Even when a business is losing money, it's possible for shareholders to make money if they buy a good business at the right price. For example, biotech and mining exploration companies often lose money for years before finding success with a new treatment or mineral discovery. But while history lauds those rare successes, those that fail are often forgotten; who remembers Pets.com?
Given this risk, we thought we'd take a look at whether Rogue Resources (CVE:RRS) shareholders should be worried about its cash burn. In this article, we define cash burn as its annual (negative) free cash flow, which is the amount of money a company spends each year to fund its growth. The first step is to compare its cash burn with its cash reserves, to give us its 'cash runway'.
Does Rogue Resources Have A Long Cash Runway?
You can calculate a company's cash runway by dividing the amount of cash it has by the rate at which it is spending that cash. When Rogue Resources last reported its balance sheet in July 2019, it had zero debt and cash worth CA$55k. In the last year, its cash burn was CA$287k. Therefore, from July 2019 it had roughly 2 months of cash runway. It's extremely surprising to us that the company has allowed its cash runway to get that short! You can see how its cash balance has changed over time in the image below.
How Is Rogue Resources's Cash Burn Changing Over Time?
Because Rogue Resources isn't currently generating revenue, we consider it an early-stage business. Nonetheless, we can still examine its cash burn trajectory as part of our assessment of its cash burn situation. The 80% reduction in its cash burn over the last twelve months could be interpreted as a sign that management are worried about running out of cash. Admittedly, we're a bit cautious of Rogue Resources due to its lack of significant operating revenues. So we'd generally prefer stocks from this list of stocks that have analysts forecasting growth.
How Hard Would It Be For Rogue Resources To Raise More Cash For Growth?
There's no doubt Rogue Resources's rapidly reducing cash burn brings comfort, but even if it's only hypothetical, it's always worth asking how easily it could raise more money to fund further growth. Issuing new shares, or taking on debt, are the most common ways for a listed company to raise more money for its business. Many companies end up issuing new shares to fund future growth. By comparing a company's annual cash burn to its total market capitalisation, we can estimate roughly how many shares it would have to issue in order to run the company for another year (at the same burn rate).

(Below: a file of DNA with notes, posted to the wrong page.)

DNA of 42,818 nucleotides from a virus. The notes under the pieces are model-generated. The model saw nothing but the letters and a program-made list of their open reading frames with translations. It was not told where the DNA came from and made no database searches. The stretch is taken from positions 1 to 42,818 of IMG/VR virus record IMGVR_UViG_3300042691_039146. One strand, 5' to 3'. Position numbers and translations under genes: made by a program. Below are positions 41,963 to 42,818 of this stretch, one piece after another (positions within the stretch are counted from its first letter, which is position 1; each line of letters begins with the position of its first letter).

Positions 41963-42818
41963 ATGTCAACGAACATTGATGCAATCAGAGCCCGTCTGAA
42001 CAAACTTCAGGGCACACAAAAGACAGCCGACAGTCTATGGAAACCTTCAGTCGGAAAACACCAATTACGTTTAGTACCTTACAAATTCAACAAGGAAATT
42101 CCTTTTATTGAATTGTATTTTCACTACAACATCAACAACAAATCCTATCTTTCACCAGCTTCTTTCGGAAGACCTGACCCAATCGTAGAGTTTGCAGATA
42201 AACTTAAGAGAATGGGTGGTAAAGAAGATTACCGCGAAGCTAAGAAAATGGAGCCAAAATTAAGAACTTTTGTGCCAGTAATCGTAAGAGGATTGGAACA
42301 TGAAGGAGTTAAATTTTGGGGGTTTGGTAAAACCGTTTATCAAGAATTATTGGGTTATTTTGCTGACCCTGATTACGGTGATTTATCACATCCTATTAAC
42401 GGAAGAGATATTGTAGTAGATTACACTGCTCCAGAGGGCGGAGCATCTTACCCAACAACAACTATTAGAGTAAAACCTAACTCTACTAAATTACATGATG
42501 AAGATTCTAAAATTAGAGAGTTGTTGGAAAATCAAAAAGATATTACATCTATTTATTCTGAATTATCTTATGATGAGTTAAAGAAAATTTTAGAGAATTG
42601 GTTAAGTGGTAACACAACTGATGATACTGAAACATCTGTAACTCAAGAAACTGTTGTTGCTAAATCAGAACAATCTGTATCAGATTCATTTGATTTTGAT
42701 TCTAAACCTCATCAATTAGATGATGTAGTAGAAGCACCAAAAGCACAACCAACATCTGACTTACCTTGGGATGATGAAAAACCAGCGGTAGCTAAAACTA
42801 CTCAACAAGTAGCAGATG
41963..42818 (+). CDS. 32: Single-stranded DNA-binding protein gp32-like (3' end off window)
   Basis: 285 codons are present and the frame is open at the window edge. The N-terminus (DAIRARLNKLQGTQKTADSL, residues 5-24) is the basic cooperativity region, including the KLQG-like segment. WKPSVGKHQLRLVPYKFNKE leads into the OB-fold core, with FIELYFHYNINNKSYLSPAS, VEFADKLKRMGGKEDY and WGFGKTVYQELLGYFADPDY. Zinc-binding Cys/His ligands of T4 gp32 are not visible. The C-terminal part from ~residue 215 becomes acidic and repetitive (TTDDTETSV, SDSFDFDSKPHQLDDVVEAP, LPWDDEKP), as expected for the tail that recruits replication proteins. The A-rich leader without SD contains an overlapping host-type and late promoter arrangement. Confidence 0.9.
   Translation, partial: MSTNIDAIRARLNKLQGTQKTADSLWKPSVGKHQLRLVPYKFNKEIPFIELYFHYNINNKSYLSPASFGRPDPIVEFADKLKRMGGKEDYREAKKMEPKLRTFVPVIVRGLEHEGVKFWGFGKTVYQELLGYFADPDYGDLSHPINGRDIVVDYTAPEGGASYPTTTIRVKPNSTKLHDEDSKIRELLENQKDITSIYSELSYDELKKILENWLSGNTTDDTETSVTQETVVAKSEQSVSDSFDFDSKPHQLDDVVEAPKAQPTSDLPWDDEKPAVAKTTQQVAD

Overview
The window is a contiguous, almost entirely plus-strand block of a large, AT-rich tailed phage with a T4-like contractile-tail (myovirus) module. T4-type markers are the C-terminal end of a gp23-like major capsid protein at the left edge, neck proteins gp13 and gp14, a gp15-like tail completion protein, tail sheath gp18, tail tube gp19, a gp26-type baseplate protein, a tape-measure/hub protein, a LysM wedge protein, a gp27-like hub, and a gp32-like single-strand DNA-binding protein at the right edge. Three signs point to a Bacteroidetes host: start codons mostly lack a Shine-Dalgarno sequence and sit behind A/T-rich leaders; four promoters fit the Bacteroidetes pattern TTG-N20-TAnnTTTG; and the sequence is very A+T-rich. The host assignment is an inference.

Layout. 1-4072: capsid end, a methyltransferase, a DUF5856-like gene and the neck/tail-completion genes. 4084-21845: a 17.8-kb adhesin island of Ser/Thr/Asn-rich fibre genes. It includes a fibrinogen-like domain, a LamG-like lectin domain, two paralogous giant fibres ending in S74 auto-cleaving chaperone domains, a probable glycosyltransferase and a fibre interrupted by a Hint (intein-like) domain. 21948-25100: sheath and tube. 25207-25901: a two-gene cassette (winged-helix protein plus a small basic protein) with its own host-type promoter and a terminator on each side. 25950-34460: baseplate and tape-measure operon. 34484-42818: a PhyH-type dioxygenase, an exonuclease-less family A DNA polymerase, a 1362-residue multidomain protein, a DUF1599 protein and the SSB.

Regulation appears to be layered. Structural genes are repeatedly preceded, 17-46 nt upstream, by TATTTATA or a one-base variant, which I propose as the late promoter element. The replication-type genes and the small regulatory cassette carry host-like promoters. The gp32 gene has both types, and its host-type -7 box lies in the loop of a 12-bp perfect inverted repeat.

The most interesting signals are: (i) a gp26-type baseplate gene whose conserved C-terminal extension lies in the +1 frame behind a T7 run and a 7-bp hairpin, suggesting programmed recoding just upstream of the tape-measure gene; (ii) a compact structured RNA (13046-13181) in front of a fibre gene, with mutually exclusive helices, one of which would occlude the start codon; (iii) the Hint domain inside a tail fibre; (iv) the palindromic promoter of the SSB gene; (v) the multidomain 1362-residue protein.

Since it has a market capitalisation of CA$1.9m, Rogue Resources's CA$287k in cash burn equates to about 15% of its market value. Given that situation, it's fair to say the company wouldn't have much trouble raising more cash for growth, but shareholders would be somewhat diluted.
So, Should We Worry About Rogue Resources's Cash Burn?
On this analysis of Rogue Resources's cash burn, we think its cash burn reduction was reassuring, while its cash runway has us a bit worried. Considering all the measures mentioned in this report, we reckon that its cash burn is fairly risky, and if we held shares we'd be watching like a hawk for any deterioration. Notably, our data indicates that Rogue Resources insiders have been trading the shares. You can discover if they are buyers or sellers by clicking on this link.
Of course, you might find a fantastic investment by looking elsewhere. So take a peek at this free list of interesting companies, and this list of stocks growth stocks (according to analyst forecasts)
If you spot an error that warrants correction, please contact the editor at email@example.com. This article by Simply Wall St is general in nature. It does not constitute a recommendation to buy or sell any stock, and does not take account of your objectives, or your financial situation. Simply Wall St has no position in the stocks mentioned.
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